The boy at the fencePosted: September 13, 2011
I had to wait until Sunday had past to write this post. The 10th anniversary made everything too close, too raw.
I was sitting in my office on that sunny Tuesday when one of the partners came to my door with the news. We asked the hair salon next door to turn their TV slightly so we could watch (and hear) CNN across the tiny alley that separated the more than a century old buildings our businesses occupied. It was so warm; we could keep the windows open. By early afternoon, the police were going door to door, advising everyone to close up and go home. Being a national capital, there were concerns that the city might be a potential target, so an effort was made to clear the downtown, which is chock-a-block with official buildings. As I went to catch the bus, I passed the relatively new American Embassy, which was surrounded by security vehicles. I was later told there were men with guns in the turrets on the roof. If that’s true, I’m glad I didn’t see them. The day was surreal enough as it was.
But then, I didn’t know my most indelible 9/11 memory would be made months later. In June of 2002, I was in New York City on business and my colleague and I had a free afternoon. After lunch in Soho and shopping for knockoff bags on street corners, we hopped a double-decker tour bus to Ground Zero. The sun was shining and it was unseasonably warm. It felt good to be back in New York, which seemed a lot friendlier than I remembered. My dad grew up close to the city, in New Jersey, and my parents lived in Queens when I was born. New York for me was shopping at FAO Schwarz and Macy’s, peering off the observation deck of the Empire State Building and the scary neighborhoods my parents drove through slowly and silently when I was 13 and threatening to run away from home. At 17, I won a public speaking contest that bought me several days at the United Nations with more than 100 other teens. I remembered talking with friends on the plaza at the UN, shaded by the high towers of the relatively new World Trade Center. That was my New York.
Ground Zero, nine months following the attack, was still raw. Tattered messages and photos were stuck along the wire fence that ran the perimeter of the site. There were cranes and equipment and small groups of visitors lining the street. It was eerily quiet. The open gash in the earth was far bigger than I could have imagined, but it was the light that threw me, the abundance of it, the overly bright open space where buildings were supposed to be. The enormity of the towers’ absence was overwhelming.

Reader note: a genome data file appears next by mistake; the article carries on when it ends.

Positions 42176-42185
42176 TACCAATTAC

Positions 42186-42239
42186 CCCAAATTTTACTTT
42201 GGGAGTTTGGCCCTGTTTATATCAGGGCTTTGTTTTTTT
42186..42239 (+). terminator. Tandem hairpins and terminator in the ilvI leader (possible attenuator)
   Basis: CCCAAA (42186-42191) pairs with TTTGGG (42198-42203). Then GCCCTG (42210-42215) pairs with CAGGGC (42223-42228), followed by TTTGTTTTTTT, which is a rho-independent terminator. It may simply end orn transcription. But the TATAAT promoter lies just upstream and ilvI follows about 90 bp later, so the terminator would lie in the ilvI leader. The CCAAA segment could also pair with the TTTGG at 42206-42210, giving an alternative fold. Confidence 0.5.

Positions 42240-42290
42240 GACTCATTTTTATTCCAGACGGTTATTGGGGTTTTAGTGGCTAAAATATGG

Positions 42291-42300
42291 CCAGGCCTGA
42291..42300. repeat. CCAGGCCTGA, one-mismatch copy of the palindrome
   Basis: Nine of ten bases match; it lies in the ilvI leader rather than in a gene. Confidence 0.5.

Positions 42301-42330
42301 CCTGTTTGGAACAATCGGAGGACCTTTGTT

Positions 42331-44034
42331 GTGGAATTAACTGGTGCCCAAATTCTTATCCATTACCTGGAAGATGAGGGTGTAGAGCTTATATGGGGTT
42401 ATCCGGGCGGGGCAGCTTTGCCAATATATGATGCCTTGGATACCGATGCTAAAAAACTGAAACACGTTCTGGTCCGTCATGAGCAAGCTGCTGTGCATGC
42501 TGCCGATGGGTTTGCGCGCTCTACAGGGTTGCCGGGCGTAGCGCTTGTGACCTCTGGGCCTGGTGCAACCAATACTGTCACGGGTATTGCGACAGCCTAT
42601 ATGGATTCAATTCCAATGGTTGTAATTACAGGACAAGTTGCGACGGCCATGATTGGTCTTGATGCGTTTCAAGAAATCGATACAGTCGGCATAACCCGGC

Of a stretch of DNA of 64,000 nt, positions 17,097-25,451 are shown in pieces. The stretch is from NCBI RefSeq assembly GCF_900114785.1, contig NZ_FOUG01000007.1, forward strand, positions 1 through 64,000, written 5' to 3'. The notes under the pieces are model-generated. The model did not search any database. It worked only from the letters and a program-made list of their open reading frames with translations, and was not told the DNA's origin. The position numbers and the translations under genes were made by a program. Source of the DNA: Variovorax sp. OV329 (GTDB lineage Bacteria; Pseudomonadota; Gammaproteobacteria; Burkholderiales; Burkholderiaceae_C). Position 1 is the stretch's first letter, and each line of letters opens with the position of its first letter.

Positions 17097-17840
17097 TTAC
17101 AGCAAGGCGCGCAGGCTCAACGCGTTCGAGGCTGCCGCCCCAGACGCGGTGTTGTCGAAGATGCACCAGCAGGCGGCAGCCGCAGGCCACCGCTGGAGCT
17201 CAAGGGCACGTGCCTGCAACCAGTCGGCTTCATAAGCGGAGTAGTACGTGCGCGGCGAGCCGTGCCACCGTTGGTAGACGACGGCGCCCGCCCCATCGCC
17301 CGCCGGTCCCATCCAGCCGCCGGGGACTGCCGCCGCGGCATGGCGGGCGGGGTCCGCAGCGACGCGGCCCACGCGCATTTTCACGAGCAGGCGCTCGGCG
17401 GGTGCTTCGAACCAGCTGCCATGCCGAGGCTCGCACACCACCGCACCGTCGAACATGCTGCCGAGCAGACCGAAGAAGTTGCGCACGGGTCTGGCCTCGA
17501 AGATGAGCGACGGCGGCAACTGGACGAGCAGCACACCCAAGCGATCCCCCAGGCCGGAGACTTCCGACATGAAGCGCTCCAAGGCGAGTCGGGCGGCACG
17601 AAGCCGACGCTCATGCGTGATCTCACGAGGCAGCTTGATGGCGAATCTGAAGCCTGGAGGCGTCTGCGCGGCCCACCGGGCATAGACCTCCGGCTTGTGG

Behind me, a young father balanced his son on his shoulders so he could see farther into the hole where the towers had once stood. He was explaining that the cranes were there now because the towers would be rebuilt and they would be better and higher than before. Many stories higher. His bravado barely hid the emotion in his voice. As he explained, the child went rigid and started screaming, “No, no, no.”
“Why not?” asked the father, obviously confused and a little embarrassed by his son’s tantrum.
“No, daddy no,” said the boy, his voice on the edge of tears. “It can’t be bigger or higher. No.”
“Why?” asked the father again.
“Because,” said the boy, matter-of-factly, “Next time it happens, even more people will die.”
The father looked like his heart had fallen out on the gravel beneath our feet. He silently picked up the boy, encased him in his arms and walked away. I watched them until they disappeared in the direction of the Port Authority.
I felt a stab of pain in my hands and looked down to see that my fingers were threaded through the metal fence so tightly my knuckles were turning white. I could barely see for tears and while the sun was strong, I felt chilled through. I let out a loud sob. I didn’t know if I’d heard prophecy or fear, but either way, it was devastating. My throat ached just thinking of this child carrying such a horrible burden at such a young age.
I finally stopped crying, cleaned up, found my colleague and headed back to my hotel in midtown. I went to the Hershey shop near Times Square, had some dinner, saw a comedy show at Caroline’s, and got a tiny bit tipsy on the two drink minimum. I’ve forgotten what I kind of chocolate I bought, who the comics were and what I ate or drank. But I’ll never forget that little boy at the fence.